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architecture

architecture, urban

Coral Street Art Space at Victor harbor

August 16, 2019

Finally, Victor Harbor has taken its first step to establish an arts and cultural precinct with the first exhibition at the Coral Street Art Space. The Art Space is currently located in the former Victor Harbor Branch of the RSL and the old Library Building next to the Town Hall. The exhibition, which is entitled Living Arts, was curated by Patricia Marsland, President of the Victor Harbor Arts Society, and it is part of the 2019 SALA Festival in South Australia. It can be seen as launching or kick starting the growth of the arts and culture in Victor Harbor.

RSL building, 2014

The Coral Street Art Space is not planned to be a permanent art gallery with its own curator, as is the case in Goolwa with its South Coast Regional Art Centre and Signal Point, or the Murray Bridge Regional Gallery at Murray Bridge or Fabrik at Lobethal in the Adelaide Hills. The Victor Harbor Council is way behind its neighbouring regional councils in investing in the arts and culture–especially compared to Alexandrina Council, which successfully runs a popular yearly Just Add Water cultural and art festival. The Coral Street Art Space is a temporary stop gap, and it is designed to eventually become a multipurpose art space. I assume that this means that Victor Harbor will be without a permanent art gallery for the visual arts.

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New Zealand, publishing, urban, Wellington

Reconnections: Walking Wellington

March 7, 2019

I have spent the last couple of months working on the Reconnections: Walking Wellington  project. This  is  based on my walking  Wellington around the time of Photobooks/NZ  in 2018  and on my previous visits.  These visits were designed  for me to walk Wellington.

It has  initially been constructed in the form of  a Tumblr blog.  The blog is here and the project starts from the bottom of p. 4.   The impetus for the project was    Photoforum NZ’s recent open call for submissions  for their online gallery  (images of the project only),  and then their call for  submissions the form of a pdf  for their publications programme (text plus images).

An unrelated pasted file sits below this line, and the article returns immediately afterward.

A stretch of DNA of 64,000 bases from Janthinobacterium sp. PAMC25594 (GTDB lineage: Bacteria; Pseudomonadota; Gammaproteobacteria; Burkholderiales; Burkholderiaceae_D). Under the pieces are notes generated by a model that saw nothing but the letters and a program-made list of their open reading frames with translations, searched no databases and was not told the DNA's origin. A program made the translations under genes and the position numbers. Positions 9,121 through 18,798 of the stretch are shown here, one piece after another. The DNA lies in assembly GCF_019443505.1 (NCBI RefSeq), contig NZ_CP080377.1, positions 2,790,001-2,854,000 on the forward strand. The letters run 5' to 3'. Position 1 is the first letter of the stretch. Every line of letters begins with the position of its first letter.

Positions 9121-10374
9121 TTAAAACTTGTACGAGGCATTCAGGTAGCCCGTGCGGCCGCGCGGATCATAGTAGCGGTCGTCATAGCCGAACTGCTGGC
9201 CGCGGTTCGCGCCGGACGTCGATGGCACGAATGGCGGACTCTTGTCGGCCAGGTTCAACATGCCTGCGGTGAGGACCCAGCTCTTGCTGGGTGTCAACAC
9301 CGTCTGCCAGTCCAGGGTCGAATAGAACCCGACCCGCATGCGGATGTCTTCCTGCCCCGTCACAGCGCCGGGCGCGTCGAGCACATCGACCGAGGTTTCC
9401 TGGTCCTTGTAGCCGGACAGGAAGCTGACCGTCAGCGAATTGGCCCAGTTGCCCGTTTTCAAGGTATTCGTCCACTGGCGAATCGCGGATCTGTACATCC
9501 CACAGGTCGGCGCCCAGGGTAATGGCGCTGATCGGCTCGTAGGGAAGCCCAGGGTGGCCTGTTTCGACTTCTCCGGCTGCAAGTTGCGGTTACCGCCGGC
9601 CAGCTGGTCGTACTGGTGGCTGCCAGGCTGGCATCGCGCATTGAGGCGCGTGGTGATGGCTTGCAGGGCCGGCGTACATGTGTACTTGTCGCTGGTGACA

The blog was the easiest way for me to construct the project fragment by fragment,  and it is also provides an  accessible way for people to see the project in its embryonic form. The picture below  is an outtake from the project:

Massey Uni, Wellington

There is another outtake here.  Another  outake  is here.

If these submissions are not successful– I am assuming  that they wont be,  given both the nature of publishing in Australia and New Zealand and the strength and creativity of photography in New Zealand —then I  have the basic draft  for a new photobook. This time around I will submit the pdf to various book publishers. If I am not successful,  then, and only then,    will  I consider publishing  it on my own.  I do need to explore the submissions route and experience the normal  series of rejections.   Continue Reading…

architecture, landscape, Melbourne, ruins, topographics

drosscapes

October 12, 2018

Georgina Downey has usefully suggested that the collaborative   project of  photographing industrial Melbourne by  Stuart Murdoch and myself can be usefully framed as belonging to what landscape architects,  call drosscapes.  We have been photographing in and around waste urbanscapes that are different from edge lands  as it is a junkyard that is a by product of industrialisation and is in the process of being redeveloped.

The  concept of  drosscape was coined by Alan Berger (a landscape architect and associate professor at Harvard’s Graduate School of Design)  in 2006 in his book, Drosscape: Wasting Land in Urban America to refer to the waste landscapes. Berger proposed classifying a differentiation between waste landscapes (places that store, manage or process urban or industrial waste), wasted landscapes (polluted or abandoned sites), and wasteful landscapes (huge extensions of developed land with virtually no use for the community).

wasteland, Nth Melbourne

The idea of  drosscape applies to the industrial Melbourne site that Stuart and I have been photographing,  as this wasteland is currently being redeveloped as part of the extension of the Melbourne underground. Berger says that a  drosscape is: